Daughters, we all ride the Boomerang Care Roller Coaster in one way, shape or form; it’s an emotional ride like no other and it’s just a matter of time. Are you ready?

Oh, no. Here it comes again. The old familiar gush of frustration pushing its way from my stomach to my throat to my mouth. I close my lips and clench my teeth trying with all my might to protect the person standing in front of me who’s also having a frustration battle. My frustration is with her. Her frustration is with none other than the “Independence Reaper” (aka aging). Every day of my life (and I’m not exaggerating) since she fell and broke her ankle on December 24, 2014, I’ve been learning one lesson after another about choosing my battles and reframing the transition. The transition is from her being my favorite aunt who used to send me $5 in my birthday cards to now being completely dependent on me to pay her bills, manage her prescriptions, and help her in and out of the shower (and figure out what’s wrong with her computer, and get her library books, and pick her up some BENGAY cream for her knees and back, and more).

This ride we’re on isn’t for the faint of heart.

It’s a rollercoaster ride filled with intense twists and turns and gut-wrenching drops that often have me screaming, then laughing, then hiding my face and hoping it will stop so I can get off. The few days I’m able to sporadically get away pass by faster than the speed of light, and before I know it, I’m back on the ride again without having fully recovered from the last bout of dizziness and disorientation. Oh, and did I mention the guilt? The guilt for feeling frustrated, trapped, exhausted, scared and, even sometimes, lonely? Why do I feel guilty? Because I want to help her; I just don’t want to have to her help her.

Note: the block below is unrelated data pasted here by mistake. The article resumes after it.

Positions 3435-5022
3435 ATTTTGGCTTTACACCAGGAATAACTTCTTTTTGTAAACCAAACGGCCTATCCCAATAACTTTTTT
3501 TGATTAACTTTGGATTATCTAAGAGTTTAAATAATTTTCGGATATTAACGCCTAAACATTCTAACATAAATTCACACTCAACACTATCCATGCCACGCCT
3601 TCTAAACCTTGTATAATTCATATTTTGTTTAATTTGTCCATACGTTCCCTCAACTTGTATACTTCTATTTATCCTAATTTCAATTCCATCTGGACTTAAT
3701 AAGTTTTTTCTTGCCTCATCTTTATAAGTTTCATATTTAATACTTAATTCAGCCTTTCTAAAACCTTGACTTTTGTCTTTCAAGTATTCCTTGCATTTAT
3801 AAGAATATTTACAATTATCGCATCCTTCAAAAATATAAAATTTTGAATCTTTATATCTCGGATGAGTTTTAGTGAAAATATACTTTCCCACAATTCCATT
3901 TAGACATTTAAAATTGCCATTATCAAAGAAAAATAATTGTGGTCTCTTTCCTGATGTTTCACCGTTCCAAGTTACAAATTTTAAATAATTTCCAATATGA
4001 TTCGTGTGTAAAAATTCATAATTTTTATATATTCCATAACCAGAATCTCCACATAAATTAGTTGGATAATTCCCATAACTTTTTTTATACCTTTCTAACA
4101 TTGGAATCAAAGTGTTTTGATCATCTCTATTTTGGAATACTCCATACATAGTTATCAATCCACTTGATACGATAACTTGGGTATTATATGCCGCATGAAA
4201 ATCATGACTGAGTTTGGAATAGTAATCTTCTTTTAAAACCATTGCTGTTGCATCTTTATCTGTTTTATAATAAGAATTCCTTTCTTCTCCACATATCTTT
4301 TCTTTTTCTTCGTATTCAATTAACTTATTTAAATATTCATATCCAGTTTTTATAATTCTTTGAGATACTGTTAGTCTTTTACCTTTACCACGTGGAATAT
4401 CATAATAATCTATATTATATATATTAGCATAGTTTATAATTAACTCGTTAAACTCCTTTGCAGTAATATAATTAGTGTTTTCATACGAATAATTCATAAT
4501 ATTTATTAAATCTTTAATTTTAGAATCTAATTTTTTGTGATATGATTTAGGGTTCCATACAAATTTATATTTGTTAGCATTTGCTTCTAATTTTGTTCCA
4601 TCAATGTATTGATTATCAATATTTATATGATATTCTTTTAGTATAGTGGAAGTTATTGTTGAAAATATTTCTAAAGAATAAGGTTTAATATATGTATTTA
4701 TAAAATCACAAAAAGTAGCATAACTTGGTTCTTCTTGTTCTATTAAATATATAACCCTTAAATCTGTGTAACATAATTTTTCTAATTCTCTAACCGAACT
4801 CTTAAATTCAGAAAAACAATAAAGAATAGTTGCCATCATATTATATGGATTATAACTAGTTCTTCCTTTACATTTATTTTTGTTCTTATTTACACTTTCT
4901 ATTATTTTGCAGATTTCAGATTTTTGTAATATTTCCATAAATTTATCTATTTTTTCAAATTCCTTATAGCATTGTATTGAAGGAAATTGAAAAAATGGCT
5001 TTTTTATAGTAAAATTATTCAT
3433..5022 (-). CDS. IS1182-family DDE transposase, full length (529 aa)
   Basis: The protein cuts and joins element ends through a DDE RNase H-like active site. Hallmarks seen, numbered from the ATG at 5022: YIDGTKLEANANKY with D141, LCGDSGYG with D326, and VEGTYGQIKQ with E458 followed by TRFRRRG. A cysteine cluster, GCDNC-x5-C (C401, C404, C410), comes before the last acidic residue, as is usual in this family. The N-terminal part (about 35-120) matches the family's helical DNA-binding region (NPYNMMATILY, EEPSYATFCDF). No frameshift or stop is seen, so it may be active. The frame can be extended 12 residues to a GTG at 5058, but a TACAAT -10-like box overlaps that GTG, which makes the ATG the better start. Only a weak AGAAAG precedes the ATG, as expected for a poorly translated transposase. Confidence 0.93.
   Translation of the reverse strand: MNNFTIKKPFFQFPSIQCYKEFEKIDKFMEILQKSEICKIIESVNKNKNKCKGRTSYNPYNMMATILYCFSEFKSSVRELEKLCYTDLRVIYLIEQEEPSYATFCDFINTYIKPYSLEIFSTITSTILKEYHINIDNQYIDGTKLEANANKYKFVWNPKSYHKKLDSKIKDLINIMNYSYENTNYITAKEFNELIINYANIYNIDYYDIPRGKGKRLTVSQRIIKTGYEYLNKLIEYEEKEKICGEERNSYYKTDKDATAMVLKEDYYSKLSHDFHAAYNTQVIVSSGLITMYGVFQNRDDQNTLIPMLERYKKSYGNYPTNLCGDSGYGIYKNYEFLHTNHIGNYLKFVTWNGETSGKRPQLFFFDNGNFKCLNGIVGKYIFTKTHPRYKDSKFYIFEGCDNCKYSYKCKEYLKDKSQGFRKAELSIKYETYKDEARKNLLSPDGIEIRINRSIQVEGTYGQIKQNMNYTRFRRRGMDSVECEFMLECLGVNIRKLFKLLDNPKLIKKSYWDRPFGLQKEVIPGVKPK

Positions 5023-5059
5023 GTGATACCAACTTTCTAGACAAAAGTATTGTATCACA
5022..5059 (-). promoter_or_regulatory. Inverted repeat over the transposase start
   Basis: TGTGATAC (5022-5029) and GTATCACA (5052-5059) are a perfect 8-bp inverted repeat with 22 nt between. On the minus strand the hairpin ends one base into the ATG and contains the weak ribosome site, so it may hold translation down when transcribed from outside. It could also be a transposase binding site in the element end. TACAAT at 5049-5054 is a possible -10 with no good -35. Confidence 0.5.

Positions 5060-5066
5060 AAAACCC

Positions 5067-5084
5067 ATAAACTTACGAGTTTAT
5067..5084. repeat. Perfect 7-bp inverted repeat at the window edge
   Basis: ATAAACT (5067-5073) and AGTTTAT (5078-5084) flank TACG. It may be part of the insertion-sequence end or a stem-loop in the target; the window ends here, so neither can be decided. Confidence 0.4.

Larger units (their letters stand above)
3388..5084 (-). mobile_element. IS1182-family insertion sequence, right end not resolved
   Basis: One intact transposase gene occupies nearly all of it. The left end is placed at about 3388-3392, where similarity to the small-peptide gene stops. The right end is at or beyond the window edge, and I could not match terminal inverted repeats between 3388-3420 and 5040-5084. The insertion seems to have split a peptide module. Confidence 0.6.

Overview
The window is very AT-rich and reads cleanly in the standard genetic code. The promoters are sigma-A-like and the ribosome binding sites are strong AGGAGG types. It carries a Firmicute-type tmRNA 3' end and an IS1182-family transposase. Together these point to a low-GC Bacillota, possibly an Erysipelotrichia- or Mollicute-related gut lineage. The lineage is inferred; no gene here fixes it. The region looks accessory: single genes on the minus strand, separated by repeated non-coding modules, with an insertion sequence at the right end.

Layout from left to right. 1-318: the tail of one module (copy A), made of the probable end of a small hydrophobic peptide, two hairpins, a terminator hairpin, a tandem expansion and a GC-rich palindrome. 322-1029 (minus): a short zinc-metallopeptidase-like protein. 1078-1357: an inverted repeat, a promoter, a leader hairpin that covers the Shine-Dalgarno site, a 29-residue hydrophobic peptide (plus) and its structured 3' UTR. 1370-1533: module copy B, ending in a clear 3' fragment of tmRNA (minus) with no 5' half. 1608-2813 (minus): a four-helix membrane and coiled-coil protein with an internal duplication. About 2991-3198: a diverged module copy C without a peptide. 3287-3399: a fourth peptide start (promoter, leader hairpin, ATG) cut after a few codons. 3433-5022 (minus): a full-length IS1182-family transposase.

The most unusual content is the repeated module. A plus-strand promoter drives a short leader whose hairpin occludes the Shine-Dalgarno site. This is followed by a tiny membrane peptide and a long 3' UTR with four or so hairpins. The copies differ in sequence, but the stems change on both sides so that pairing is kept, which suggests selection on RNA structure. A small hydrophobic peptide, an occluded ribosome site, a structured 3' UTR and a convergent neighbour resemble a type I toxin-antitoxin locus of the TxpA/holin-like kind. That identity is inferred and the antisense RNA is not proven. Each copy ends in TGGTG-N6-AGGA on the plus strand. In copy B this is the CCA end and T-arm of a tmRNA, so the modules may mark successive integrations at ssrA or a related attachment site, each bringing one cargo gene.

Three generations of care. Mother, daughter and grandmother

Anyone who’s ridden or is riding this ride totally understands what I’m experiencing. Those who haven’t been on this ride eventually will be on it. It’s truly universal and holds absolutely no bias to gender (except the day-to-day care stuff typically falls on daughters and daughter-in-laws, which is a whole other blog), race, religion, age, sexual orientation, marital status, or political persuasion. The only thing that may reduce nausea is a big bank account. In this case, money provides additional padding to the seats (in the way of home care companions and $4k plus a month residential living communities), but it certainly won’t give you a free pass altogether. This ride is a right-of-passage ride. Yep, that’s right. Unless your number is called early (which is the case for millennials and some members of Generation X), you’ll hit this ride at about the time you’re about to breathe a deep sigh of relief that your kids (or at least one of them) are in college and/or you’re ready to start cashing in on the six weeks of vacation you’ve saved up from working 60 to 80 hours a week for the past 20 years.

Word to the wise:

Talk about it. Prepare for this ride as much as you possibly can — both for the role of caregiver and the one being cared for. Unfortunately, most of us live in this idyllic little place called, “Denial,” until the “wake-up’ alarm goes off without warning and we find ourselves scrambling to create a new normal that includes walking down the Depends aisle in Walmart, price matching Medical Guardian and Life Alert, and sitting through episodes of Wheel of Fortune (not that there’s anything wrong with that). Believe me when I tell you there’s no way to avoid it, but you can be ready to ride it with your hands in the air.

Watch for the next two articles in this three-part series: How to Prepare for Life in the ‘Daughter Hood’ and How to Wake Up Denial.


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